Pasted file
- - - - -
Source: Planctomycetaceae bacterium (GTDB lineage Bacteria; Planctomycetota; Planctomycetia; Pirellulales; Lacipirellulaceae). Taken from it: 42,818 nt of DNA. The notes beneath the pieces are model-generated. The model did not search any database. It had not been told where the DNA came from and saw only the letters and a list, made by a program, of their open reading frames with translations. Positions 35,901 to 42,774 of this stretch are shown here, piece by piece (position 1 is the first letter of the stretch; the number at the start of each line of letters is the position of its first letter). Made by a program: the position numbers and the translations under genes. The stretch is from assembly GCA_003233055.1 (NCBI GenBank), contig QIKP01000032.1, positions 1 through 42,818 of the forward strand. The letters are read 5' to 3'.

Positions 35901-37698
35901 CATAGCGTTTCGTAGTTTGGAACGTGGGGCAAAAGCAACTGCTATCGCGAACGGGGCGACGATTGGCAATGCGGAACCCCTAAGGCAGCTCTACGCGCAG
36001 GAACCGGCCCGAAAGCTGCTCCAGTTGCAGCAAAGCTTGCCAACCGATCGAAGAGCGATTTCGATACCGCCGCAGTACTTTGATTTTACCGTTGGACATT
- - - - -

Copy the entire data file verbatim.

Source: Planctomycetaceae bacterium (GTDB lineage Bacteria; Planctomycetota; Planctomycetia; Pirellulales; Lacipirellulaceae). Taken from it: 42,818 nt of DNA. The notes beneath the pieces are model-generated. The model did not search any database. It had not been told where the DNA came from and saw only the letters and a list, made by a program, of their open reading frames with translations. Positions 35,901 to 42,774 of this stretch are shown here, piece by piece (position 1 is the first letter of the stretch; the number at the start of each line of letters is the position of its first letter). Made by a program: the position numbers and the translations under genes. The stretch is from assembly GCA_003233055.1 (NCBI GenBank), contig QIKP01000032.1, positions 1 through 42,818 of the forward strand. The letters are read 5' to 3'.

Positions 35901-37698
35901 CATAGCGTTTCGTAGTTTGGAACGTGGGGCAAAAGCAACTGCTATCGCGAACGGGGCGACGATTGGCAATGCGGAACCCCTAAGGCAGCTCTACGCGCAG
36001 GAACCGGCCCGAAAGCTGCTCCAGTTGCAGCAAAGCTTGCCAACCGATCGAAGAGCGATTTCGATACCGCCGCAGTACTTTGATTTTACCGTTGGACATT